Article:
Dual transistor improves current-sense circuit

In multiple-output power supplies in which a single supply powers circuitry of vastly different current draws, two perplexing steps are sensing the current that each output draws and deactivating the power supply in the event of an overload on that output. These issues are especially important in protecting the fragile PCB traces in low-level circuits. A typical circuit would use the base-emitter threshold voltage of approximately 0.6 V of a bipolar transistor to trigger the power-supply-protection circuits. Although economical, the transistor’s threshold varies excessively over temperature; hence, the protection level is unstable.

The circuit in Figure 1 essentially eliminates the base-emitter-voltage temperature-variation problem as the derivation of the output voltage and as a function of the load current. By using dual bipolar devices in one case, the manufacturer nearly perfectly matches the two devices. Although this Design Idea describes a positive power supply, you can realize a similar negative-output-supply current-sense circuit using a dual NPN transistor in place of the dual PNP that the figure shows.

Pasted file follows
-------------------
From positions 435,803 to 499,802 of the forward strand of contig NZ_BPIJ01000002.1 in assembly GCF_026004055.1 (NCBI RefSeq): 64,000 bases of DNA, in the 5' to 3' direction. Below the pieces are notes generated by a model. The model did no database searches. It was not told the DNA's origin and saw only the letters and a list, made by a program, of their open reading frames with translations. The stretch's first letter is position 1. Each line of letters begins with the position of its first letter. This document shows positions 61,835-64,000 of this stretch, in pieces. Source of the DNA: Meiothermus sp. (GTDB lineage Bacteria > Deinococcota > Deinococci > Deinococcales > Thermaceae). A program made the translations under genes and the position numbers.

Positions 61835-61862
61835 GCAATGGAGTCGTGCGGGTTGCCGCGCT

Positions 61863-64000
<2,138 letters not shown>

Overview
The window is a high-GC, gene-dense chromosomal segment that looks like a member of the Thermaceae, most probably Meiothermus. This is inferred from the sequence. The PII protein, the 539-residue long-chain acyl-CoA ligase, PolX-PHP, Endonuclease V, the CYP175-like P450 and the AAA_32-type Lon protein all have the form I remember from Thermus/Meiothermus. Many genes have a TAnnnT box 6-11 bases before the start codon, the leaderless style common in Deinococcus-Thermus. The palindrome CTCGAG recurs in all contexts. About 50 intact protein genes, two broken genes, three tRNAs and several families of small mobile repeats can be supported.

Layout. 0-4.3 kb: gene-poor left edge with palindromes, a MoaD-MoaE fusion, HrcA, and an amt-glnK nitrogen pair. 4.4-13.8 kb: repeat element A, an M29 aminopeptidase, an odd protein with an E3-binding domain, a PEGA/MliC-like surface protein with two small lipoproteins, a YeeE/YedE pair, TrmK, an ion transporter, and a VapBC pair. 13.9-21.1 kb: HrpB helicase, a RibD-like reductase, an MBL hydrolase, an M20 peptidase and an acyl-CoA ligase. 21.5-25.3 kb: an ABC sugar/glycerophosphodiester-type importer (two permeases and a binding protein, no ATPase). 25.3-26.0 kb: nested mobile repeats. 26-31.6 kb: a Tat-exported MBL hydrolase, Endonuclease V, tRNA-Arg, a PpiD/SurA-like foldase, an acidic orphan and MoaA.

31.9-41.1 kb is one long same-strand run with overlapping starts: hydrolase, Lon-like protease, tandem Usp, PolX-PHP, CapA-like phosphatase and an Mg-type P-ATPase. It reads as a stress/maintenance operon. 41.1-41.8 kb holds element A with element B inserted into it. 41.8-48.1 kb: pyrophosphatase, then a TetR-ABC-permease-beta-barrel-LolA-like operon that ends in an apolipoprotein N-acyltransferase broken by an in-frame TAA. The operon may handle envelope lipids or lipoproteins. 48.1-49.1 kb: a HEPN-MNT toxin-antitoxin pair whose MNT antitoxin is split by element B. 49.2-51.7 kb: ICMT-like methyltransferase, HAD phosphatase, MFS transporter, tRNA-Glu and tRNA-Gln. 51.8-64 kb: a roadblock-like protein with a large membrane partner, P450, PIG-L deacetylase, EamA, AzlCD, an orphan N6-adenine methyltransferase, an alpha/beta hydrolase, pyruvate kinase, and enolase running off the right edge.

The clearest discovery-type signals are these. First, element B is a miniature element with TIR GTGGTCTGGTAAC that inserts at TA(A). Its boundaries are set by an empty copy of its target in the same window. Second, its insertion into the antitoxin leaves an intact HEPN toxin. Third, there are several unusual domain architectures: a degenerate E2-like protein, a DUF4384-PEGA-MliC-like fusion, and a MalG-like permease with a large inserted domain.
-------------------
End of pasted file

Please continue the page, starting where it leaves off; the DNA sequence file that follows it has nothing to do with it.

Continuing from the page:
This simple two-transistor circuit provides a voltage output proportional to the current through sense resistor RSENSE.
Figure 1. This simple two-transistor circuit provides a voltage output proportional to the current
through sense resistor RSENSE.

The following equations show the derivation of the output voltage as a function of the load current (referring to Figure 1):

If VBA = VBB, then

and

If β is high, then

and

EDN

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